Following the 2016 referendum, British Land, one of the UK’s largest property companies, started a major investment programme in London. CFO Simon Carter admitted that “it might seem a little bit counterintuitive, as our view was that economic growth in London would be lower.”
“We believe London will remain a leading global city. We have a lot of advantages in language, legal framework and connectivity, and we have a really talented workforce.” – British Land CFO Simon Carter
So, why did they do it? “First, we believe London will remain a leading global city,” Carter said. “We have a lot of advantages in language, legal framework and connectivity, and we have a really talented workforce.
“Second, there is a ‘war for talent’, and if the workplace becomes a point of difference for attracting that talent, they want high-quality, sustainable buildings with good transport infrastructure. They want an interesting public realm. They are also looking for the workplace to promote well-being.
“Third, the uncertainty of the referendum was probably going to result in supply being pushed out.
“It was a brave but good call. We’ve leased space quicker than we thought we would – and at better rents. We’re providing a product that is focused on people. It may sound ridiculous, but commercial property hasn’t always been as focused on its customers as other industries.”
The London market has helped British Land to ease concerns over its giant retail spaces outside of the capital. It also owns a 53-acre site in Canada Water that will combine office space with 3,000 new homes: a development that has been described as London’s first new town centre in over a century.
Is there any end in sight to the city’s housing crisis?The subject of new, affordable homes across the capital is one that is consistently in the news.
Aiken pointed out: “The average income for a household in Westminster is £52,000, and the median house price is £1m. If we don’t do something to bring those two numbers together, London will die, and people will move to Manchester and Birmingham. So, we are rebalancing Westminster. It’s about having a range of properties.”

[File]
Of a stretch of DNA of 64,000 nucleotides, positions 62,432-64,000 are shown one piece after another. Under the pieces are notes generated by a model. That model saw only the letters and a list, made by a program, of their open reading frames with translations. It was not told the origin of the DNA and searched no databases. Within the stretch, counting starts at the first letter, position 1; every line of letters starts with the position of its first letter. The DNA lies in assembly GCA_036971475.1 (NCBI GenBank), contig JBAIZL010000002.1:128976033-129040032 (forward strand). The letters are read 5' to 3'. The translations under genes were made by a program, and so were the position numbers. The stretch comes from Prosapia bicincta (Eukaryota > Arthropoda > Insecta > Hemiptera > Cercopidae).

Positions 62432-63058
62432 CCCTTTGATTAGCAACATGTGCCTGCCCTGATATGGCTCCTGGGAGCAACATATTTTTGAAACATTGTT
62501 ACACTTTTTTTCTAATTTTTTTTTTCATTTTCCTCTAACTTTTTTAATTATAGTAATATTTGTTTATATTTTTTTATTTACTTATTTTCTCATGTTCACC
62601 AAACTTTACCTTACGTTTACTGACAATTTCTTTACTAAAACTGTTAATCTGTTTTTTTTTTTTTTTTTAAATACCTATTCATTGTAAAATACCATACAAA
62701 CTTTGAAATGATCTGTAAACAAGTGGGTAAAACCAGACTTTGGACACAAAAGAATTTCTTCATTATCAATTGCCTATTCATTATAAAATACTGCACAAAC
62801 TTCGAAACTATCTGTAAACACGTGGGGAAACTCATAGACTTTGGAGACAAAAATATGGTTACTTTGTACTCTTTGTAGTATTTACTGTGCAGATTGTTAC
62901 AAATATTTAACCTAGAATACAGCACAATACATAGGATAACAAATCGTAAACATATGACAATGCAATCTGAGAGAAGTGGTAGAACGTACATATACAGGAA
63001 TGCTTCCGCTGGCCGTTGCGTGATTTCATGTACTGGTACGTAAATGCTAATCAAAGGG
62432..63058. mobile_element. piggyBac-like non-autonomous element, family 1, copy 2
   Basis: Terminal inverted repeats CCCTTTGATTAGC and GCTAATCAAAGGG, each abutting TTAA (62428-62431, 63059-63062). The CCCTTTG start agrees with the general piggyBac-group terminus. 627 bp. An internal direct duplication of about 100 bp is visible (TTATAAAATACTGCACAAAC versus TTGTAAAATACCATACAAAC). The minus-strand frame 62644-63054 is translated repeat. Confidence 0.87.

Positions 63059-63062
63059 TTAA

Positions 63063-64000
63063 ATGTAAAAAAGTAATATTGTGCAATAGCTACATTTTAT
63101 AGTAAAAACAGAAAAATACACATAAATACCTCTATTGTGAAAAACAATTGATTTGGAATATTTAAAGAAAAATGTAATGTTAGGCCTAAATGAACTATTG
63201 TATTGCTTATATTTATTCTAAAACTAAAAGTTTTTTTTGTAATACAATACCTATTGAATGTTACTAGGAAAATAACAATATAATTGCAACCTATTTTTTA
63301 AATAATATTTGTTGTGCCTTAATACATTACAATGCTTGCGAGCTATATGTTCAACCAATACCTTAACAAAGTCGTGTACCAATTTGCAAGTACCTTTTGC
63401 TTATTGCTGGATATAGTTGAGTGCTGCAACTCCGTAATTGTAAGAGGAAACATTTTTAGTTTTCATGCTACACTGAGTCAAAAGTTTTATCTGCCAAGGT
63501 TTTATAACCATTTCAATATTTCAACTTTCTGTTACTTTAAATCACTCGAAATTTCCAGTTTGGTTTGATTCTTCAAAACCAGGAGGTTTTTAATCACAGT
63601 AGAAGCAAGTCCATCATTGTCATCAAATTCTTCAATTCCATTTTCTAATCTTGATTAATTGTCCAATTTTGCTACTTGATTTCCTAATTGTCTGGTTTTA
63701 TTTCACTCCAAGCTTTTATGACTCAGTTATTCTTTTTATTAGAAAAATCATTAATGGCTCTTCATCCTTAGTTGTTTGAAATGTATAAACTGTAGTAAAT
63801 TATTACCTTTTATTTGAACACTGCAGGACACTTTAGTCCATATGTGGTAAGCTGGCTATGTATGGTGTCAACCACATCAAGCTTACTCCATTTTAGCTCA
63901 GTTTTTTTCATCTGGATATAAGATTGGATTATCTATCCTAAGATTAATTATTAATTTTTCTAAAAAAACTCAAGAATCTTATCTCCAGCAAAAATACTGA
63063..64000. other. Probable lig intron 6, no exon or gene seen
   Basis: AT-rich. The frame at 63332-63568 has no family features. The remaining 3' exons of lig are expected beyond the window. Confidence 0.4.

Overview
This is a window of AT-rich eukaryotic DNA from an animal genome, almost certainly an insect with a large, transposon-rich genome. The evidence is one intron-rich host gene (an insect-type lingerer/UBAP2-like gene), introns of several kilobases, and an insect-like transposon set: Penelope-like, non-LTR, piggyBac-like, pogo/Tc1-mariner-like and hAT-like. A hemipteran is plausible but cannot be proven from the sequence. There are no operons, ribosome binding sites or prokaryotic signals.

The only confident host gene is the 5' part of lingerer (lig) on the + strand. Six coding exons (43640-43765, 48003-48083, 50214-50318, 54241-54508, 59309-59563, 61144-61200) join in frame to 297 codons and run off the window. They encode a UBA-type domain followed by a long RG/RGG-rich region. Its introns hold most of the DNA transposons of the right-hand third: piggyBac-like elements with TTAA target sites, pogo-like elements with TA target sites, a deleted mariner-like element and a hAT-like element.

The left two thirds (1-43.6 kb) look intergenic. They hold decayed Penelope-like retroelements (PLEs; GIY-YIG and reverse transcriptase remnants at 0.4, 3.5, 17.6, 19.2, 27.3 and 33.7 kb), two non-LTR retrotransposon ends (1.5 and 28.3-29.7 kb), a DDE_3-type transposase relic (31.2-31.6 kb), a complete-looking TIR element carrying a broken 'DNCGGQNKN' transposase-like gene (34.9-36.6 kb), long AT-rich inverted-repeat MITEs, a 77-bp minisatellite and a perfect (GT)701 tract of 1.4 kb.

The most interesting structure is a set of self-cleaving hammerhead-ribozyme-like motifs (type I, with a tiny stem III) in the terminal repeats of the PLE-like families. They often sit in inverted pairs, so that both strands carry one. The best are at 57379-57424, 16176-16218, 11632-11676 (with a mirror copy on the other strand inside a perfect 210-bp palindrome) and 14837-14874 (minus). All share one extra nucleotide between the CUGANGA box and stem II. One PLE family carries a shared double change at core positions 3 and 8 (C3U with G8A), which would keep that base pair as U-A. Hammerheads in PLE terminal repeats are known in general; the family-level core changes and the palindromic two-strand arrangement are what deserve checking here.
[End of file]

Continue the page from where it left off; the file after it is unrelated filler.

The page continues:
Tony Pidgley CBE is the chairman of Berkeley Group, which recently built an eco-friendly village in Kidbrooke, south-east London. He firmly believes that bureaucracy is the problem: “Nobody wants to talk about the detail. Why does it take so long for us to get planning permission when the policies are so clear? When I started at Berkeley, I could build a house in 20 weeks. Now I can’t build a house in under 40 weeks. This doubles up the overhead and cost.”
Pidgley added: “When you’ve got sites that lay derelict for half a century in places like Southall, they are affordable and you can build 7,000 houses, then there is something wrong with society. And if you gave me long enough, I could take you around London and tell you where there are 200,000 units sitting on these so-called derelict sites. Let’s get this further up the agenda. Why are these sites not being brought back into production?”
But it’s not just about building more properties. As Aiken said: “It’s about being big and brave, and you can’t have development without infrastructure. I’m a big believer in Crossrail 2. (But it would be nice to have Crossrail 1 first!)
“With Crossrail, you will be able to live, and bring up your family if you wish, out in the suburbs and get into Liverpool Street in 35 minutes. That’s a game changer for me.”
Ryan Herman is a journalist who writes about business, entrepreneurship and sport for publications such as Director and Vice Sports.